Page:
Hi Paul, is it possible to share the custom Teensy IMXRT1062 schematic and PCB file? So that everyone else does not need to repeat the same work of design our custom teensy 4 board. Given that the IMXRT1062 package is BGA, making the schematic and laying out the board takes much time. And it is very likely to make errors.
    The only reason to make a custom board is because the teensy won’t fit. So I can’t imagine the teensy layout would be of much, if any, value to anyone else. As far as the schematic, it is already a minimal design. There is almost nothing there that doesn’t need to be there.
    .
    Anyone who undertakes a custom RT1062 project needs to consider that it is nothing at all like laying out a tqfp or dfn project. Layout for dense BGA packages is hard. Assembly is also hard. If you haven’t done something like this before you’re almost certainly better off buying a Teensy and designing a baseboard around it.

  5. #130
    Senior Member PaulStoffregen's Avatar
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    Quote Originally Posted by chensx2012 View Post
    Currently there are components on the back of Teensy so it is not possible to solder it on other PCBs directly
    The decoupling capacitors really want to be on the bottom side directly underneath the BGA. This is a 600 MHz chip!

  6. #131
    Senior Member PaulStoffregen's Avatar
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    Here are some images and files of the early Teesny beta test board, which might help for "inspiration". It was routed using only 4 layers and only slightly larger than the final Teensy 4.0 size.

    These are the 4 layers:

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    This was an early prototype where only about 25 boards where ever made. The BGA was soldered by a CM, then Erin a.k.a. "Soldering Goddess" and I hand soldered all the rest of the parts based on hand-written notes, where are long since gone. There isn't any documentation about which parts are which, but it is pretty much the same schematic at Teensy 4.0 (the 100K resistor on PMIC_ON_REQ might be different... that was one of the gotchas on this prototype...)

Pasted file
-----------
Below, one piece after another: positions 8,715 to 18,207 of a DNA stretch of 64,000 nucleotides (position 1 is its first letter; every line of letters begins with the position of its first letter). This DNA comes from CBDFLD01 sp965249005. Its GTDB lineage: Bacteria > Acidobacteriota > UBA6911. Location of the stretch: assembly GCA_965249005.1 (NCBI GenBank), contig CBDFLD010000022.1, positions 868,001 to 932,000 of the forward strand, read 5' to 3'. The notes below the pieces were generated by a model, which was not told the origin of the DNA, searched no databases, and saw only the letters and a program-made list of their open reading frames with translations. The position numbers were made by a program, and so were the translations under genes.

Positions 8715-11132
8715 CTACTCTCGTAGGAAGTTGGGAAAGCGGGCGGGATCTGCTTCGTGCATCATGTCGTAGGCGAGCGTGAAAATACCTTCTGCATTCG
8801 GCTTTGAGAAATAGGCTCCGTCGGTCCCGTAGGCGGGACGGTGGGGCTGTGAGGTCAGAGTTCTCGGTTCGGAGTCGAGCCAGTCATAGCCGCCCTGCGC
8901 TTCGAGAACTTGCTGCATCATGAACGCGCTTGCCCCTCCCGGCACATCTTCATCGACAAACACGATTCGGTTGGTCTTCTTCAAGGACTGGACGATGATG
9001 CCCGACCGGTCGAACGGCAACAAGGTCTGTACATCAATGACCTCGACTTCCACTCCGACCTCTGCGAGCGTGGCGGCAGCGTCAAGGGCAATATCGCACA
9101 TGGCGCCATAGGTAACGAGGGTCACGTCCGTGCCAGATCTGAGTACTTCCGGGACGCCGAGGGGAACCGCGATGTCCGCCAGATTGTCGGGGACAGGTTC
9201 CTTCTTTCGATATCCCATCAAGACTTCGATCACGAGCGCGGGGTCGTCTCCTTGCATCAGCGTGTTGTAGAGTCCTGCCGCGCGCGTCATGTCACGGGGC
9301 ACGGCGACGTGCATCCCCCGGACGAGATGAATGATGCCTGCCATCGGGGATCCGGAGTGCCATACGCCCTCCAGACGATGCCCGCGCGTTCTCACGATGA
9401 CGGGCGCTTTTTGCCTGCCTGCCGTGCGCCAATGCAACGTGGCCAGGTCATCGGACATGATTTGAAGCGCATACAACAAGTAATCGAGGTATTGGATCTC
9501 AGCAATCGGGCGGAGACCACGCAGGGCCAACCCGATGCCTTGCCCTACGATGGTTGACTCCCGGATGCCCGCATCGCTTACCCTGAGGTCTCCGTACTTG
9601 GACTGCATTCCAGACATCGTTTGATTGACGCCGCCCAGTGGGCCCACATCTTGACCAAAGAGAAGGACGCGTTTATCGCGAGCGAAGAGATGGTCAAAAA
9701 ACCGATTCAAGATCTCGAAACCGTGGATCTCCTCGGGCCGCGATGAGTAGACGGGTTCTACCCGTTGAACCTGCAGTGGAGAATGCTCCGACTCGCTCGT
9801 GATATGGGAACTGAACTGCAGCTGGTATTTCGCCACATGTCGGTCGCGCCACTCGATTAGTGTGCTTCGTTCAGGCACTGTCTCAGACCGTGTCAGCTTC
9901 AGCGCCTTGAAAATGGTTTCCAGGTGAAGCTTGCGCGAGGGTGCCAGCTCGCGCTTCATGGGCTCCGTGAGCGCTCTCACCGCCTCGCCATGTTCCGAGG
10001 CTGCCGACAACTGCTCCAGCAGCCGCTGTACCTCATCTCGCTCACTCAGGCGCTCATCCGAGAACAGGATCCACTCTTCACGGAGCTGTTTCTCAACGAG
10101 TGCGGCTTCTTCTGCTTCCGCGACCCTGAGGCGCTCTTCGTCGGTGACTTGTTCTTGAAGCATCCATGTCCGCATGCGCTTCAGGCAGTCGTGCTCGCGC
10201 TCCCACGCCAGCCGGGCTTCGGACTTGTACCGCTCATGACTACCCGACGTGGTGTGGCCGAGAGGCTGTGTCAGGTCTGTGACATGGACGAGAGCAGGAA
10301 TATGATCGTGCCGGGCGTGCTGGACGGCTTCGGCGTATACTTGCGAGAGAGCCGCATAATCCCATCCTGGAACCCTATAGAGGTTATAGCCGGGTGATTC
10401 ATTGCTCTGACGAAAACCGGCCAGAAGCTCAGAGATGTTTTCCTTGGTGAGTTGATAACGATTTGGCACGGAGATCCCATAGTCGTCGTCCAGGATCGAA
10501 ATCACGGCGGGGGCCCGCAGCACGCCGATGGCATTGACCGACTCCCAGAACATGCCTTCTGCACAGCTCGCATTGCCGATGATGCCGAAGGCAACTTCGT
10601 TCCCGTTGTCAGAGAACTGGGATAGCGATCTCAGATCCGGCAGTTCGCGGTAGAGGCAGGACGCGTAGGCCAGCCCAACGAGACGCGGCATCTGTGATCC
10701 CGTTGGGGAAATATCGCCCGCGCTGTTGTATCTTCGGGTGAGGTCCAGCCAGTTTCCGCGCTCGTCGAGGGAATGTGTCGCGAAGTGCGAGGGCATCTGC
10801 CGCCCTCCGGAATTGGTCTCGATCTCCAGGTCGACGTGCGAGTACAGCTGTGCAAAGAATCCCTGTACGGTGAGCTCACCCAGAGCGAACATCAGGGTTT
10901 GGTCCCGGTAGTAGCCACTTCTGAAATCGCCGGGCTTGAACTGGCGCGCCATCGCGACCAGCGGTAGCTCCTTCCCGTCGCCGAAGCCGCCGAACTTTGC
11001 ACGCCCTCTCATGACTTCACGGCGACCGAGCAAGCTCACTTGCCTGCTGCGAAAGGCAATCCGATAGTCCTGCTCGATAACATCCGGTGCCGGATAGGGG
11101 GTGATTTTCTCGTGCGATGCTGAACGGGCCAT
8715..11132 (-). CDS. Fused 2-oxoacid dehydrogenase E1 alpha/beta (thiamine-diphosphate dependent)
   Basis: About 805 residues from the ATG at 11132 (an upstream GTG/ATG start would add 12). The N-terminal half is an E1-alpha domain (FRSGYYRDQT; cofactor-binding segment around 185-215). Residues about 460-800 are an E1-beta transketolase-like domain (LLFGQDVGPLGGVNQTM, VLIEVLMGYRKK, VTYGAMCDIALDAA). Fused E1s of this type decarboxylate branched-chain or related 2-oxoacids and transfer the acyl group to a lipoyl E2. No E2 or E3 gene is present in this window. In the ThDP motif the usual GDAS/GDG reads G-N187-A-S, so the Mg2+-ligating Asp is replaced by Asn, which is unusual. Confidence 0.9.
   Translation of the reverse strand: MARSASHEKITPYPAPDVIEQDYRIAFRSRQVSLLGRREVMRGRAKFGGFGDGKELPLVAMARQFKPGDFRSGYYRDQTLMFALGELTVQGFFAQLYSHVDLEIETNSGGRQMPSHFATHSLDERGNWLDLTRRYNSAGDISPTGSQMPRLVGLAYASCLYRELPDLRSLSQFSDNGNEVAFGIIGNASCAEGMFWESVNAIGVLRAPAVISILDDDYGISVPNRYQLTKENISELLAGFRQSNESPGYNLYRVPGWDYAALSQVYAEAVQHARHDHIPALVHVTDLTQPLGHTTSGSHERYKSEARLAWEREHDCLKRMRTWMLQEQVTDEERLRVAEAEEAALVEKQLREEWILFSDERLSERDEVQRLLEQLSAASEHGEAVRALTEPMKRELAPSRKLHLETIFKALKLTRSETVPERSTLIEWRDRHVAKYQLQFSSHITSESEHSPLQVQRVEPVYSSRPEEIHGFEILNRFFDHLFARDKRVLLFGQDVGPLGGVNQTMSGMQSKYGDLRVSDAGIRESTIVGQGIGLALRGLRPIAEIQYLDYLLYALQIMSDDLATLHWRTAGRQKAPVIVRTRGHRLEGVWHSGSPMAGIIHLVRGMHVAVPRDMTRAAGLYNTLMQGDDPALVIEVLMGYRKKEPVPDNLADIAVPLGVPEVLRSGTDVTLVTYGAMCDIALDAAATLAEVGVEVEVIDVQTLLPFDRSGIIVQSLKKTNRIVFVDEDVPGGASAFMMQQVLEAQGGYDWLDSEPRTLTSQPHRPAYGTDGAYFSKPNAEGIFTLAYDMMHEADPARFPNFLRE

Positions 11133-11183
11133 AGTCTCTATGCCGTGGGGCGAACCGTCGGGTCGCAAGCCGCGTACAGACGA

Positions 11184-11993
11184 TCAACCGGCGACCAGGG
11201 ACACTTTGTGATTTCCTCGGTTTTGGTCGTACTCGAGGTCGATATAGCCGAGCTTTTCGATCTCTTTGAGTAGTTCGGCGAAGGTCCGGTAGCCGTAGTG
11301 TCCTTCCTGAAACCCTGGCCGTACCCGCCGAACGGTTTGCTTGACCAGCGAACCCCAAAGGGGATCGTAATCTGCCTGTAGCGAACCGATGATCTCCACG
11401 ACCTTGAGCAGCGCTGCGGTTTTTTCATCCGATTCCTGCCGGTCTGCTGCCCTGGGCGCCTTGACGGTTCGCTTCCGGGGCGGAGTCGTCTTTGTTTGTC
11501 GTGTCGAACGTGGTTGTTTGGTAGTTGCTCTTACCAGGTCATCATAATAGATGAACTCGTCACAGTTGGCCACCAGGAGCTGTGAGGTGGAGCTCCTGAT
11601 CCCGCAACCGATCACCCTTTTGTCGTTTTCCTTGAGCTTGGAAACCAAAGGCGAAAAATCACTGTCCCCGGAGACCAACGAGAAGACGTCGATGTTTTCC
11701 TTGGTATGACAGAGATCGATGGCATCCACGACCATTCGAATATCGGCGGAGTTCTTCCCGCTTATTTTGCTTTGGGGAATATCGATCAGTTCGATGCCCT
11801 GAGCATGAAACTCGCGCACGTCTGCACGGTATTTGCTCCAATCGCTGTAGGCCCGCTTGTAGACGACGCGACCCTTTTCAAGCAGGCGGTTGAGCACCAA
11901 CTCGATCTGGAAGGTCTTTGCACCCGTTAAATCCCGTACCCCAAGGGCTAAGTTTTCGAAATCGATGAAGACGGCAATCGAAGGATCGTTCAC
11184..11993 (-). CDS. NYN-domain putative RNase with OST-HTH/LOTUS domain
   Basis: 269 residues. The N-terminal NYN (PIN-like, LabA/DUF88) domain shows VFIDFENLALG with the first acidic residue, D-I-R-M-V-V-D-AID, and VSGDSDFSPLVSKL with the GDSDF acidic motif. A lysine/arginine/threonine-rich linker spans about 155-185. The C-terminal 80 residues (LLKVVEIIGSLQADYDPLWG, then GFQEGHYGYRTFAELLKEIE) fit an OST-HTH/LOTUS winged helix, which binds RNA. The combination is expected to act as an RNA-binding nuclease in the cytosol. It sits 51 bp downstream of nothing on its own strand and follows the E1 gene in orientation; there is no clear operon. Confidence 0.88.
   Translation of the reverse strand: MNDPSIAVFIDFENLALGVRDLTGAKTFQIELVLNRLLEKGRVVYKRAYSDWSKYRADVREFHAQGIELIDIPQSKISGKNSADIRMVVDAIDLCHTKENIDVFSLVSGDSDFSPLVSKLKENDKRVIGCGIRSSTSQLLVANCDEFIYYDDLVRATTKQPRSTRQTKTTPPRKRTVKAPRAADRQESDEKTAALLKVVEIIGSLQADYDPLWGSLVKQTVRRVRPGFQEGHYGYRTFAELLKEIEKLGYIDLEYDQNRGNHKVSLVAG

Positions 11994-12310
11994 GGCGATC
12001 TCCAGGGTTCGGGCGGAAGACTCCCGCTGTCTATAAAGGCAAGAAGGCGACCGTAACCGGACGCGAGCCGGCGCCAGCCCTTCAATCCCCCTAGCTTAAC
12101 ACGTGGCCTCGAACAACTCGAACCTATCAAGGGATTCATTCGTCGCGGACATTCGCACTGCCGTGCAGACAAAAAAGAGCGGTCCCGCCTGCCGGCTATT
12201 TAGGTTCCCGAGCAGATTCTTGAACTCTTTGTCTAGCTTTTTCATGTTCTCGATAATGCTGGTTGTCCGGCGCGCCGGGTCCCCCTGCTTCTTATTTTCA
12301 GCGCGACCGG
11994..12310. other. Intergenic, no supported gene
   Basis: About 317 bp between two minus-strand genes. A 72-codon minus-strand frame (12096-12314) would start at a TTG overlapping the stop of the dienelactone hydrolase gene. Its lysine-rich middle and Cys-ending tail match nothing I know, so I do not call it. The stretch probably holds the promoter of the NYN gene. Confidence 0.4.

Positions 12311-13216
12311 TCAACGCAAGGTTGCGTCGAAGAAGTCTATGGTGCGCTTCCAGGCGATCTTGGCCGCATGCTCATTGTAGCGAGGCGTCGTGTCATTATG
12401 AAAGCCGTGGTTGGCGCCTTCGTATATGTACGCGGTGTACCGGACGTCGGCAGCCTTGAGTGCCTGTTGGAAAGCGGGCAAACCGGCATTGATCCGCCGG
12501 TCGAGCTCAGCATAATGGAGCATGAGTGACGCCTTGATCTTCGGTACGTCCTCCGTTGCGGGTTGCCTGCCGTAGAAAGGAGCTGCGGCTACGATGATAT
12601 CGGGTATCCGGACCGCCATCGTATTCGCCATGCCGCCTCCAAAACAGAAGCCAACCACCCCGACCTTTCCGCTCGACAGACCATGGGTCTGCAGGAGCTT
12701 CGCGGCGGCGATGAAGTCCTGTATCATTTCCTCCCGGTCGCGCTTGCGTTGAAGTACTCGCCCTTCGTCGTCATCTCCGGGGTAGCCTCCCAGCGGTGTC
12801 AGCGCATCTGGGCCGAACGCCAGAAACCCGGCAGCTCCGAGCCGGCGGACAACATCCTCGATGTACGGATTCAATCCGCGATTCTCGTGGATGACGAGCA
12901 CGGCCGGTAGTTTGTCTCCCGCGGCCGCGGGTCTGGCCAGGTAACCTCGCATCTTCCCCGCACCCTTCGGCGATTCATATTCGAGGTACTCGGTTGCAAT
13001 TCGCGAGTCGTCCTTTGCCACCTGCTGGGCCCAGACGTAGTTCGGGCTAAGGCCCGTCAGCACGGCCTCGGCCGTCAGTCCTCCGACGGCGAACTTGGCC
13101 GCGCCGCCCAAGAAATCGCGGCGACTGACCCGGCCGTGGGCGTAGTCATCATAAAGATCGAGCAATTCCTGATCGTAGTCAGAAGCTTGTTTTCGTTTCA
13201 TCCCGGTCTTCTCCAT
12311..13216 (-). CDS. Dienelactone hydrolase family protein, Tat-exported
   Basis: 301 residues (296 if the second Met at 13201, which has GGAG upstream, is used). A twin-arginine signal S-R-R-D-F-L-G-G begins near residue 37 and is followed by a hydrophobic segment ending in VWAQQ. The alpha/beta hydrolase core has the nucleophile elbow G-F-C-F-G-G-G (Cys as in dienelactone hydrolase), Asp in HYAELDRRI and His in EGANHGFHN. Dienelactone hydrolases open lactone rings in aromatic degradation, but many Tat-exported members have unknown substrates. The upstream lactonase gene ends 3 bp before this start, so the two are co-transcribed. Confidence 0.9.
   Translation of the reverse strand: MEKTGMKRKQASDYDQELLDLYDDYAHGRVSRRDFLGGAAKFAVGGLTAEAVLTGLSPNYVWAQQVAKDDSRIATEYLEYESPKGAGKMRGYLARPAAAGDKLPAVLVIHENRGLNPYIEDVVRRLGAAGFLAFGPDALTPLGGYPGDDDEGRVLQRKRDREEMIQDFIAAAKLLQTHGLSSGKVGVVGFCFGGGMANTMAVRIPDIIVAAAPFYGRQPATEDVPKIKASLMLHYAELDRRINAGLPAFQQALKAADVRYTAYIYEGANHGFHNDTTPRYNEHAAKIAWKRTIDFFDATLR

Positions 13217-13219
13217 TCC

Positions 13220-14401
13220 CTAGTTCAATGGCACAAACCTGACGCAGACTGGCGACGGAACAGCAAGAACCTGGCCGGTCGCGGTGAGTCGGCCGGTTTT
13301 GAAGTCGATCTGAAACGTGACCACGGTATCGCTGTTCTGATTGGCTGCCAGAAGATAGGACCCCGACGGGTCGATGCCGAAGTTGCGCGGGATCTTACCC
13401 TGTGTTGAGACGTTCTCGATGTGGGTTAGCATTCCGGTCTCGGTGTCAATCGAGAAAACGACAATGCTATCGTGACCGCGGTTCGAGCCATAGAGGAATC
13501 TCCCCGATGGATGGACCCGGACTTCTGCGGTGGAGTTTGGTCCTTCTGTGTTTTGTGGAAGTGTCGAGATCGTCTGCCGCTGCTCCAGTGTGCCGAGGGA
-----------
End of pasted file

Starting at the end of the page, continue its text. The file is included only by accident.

There is no BOM, schematic or even parts placement diagram. But at least this can help you visualize a possible way to do the layout using only 4 layers and a "normal" PCB process.

    Here is a ZIP file with the gerber files ready to use with OSH Park or other PCB services, if you want to make this PCB.
    Attached Files Attached Files

  7. #132
    Senior Member PaulStoffregen's Avatar
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    FWIW, that prototype PCB also brings all the QSPI, JTAG and other signals to little test points. Somewhere in a box I have a pair of other PCBs with pogo pins that mate with the prototype and bring all those signals to headers for connection to a Saleae logic analyzer. The very early days of development where quite a challenge to figure out FlexSPI and other stuff before NXP had useful example or their SDK.

  8. #133
    Senior Member PaulStoffregen's Avatar
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    Quote Originally Posted by mlewus View Post
    Layout for dense BGA packages is hard.
    The layout is really tough if you try to bring out most of the pins. But it gets quite a bit easier if you only route a small fraction of all the signals.

    The smaller 0.65 mm pitch package is also really hard with normal PCB process. When NXP launched IMXRT, that was the only package they offered. So that's what went into Teensy 4.0. By the time they changed their minds and offered the much easier 0.8 mm pitch (used on Teensy 4.1) this prototype had been made and the 6 layer design was mostly done.

    0.8 mm pitch BGA is really in the "sweet spot" of modern PCBs, doable with 5 mil spacing and ~19 mil diameter vias, which almost all PCB vendors can do with 8 or 10 mil drill size.

  9. #134
    Hey Paul, thanks a lot for adding components locations in the schematics really useful!
    I think at least one cap (C13) is missing for T41, could it be the one not labelled just above C14 on the PCB?

  10. #135
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    Quote Originally Posted by PaulStoffregen View Post
    I'm working today on the documentation. Just added a buttons with a little JavaScript, so you can (hopefully) visualize how the power up sequence works.

    https://www.pjrc.com/store/ic_mkl02_t4.html
    Once again Paul YOU ARE THE MAN ! Been following this thread for a while and have been amazed at your patience and perseverance. The documentation with the buttons sets a new high bar. That made it about 100x quicker to comprehend and therefor understand what's happening.